Struggling to heat your home or afford food can happen to anyone through a variety of reasons – the loss of a job, a change in family circumstances, mental wellbeing issues, or to those with challenging backgrounds. It is estimated that over 1 in 10 households in Norfolk are living in fuel poverty due to a combination of low household income, expensive sources of heating, poorly insulated homes and rising fuel costs.

Our Surviving Winter appeal is taking action this winter to ensure vulnerable people receive the help they need, aiming to support people who are struggling to stop them from falling into crisis. One way this is being done is by providing vouchers that can be exchanged for gas, electricity or oil through local foodbanks, or via support grants, to those who are in desperate need of help to heat their homes.

Recent visits to several local foodbanks in Gorleston, Great Yarmouth and King’s Lynn, and local older people’s charity Age UK Norfolk, have demonstrated the real need in our communities. Between 1 April 2018 and 31 March 2019, the Trussell Trust’s food bank network distributed 1.6 million three-day emergency food supplies to people in crisis nationally, a 19% increase on the previous year. More than half a million of these went to children.* The old, the young, families and single people are affected by fuel and food poverty.

There has been a notable recent increase in working families using food/fuel banks, whose wages are not enough to cover the essentials such as feeding their children or heating their homes. Many people who visit the centres for the first time are upset and embarrassed, and at their lowest ebb. Some bring their babies in, struggling to heat their homes or afford sufficient food.

The fuel vouchers through the Surviving Winter appeal provide essential help to these people during difficult times. All of the food/fuel banks offer a warm welcome and, in addition to providing help with fuel and food, are able to help to signpost people to services or agencies that may be able to assist them. Several provide wider services for those who find themselves vulnerable. The Well in Gorleston offers members of the local community support, with a hot meal offered, showers and laundry facilities available for rough sleepers, a clothes bank and activities to reduce isolation. The Salvation Army in Great Yarmouth provides drop-in sessions for families, rough sleepers and community meals, in addition to running the food/fuel bank.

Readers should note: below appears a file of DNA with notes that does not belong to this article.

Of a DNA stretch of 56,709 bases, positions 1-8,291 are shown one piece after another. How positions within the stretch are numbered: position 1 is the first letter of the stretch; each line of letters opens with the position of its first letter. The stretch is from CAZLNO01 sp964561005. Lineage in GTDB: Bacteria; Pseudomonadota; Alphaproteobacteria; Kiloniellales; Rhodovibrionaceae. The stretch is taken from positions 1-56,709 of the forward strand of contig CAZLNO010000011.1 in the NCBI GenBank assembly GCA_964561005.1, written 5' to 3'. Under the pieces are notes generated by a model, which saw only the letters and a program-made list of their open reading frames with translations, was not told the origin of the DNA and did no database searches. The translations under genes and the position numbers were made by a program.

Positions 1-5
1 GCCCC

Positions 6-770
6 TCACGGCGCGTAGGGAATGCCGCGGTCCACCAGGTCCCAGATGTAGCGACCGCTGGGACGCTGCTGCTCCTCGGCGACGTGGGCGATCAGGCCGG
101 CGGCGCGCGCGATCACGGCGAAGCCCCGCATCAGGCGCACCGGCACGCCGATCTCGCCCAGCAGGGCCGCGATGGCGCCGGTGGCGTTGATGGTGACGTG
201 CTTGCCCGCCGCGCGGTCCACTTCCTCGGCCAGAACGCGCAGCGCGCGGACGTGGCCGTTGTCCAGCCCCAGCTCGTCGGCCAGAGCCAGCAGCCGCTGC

Rosi Broad, Community Manager at the Salvation Army in Great Yarmouth, said:

“It’s so valuable that we can provide fuel vouchers as well as food to those who are in need. Without fuel they can’t cook the food from the food parcel they receive, let alone heat their homes.”

King’s Lynn Foodbank

Helen Gilbert, Coordinator at the King’s Lynn Foodbank said:

“The funding for fuel vouchers provided by the Surviving Winter appeal will be invaluable in supporting the people of King’s Lynn and surrounding areas with fuel at the coldest times of the year. For the first time we’re able to offer some help with oil heating which is a massive relief to needy families.”

Previous service users inspired to help others

The food/fuel banks are hugely dependent on volunteers who provide an essential role in welcoming visitors and signposting them to other services to help turn their lives around, as well as loading up fuel prepayment cards and filling food parcels. Volunteers receive training to ensure they can provide the best possible help. Eurel, a volunteer at The Well in Gorleston, said: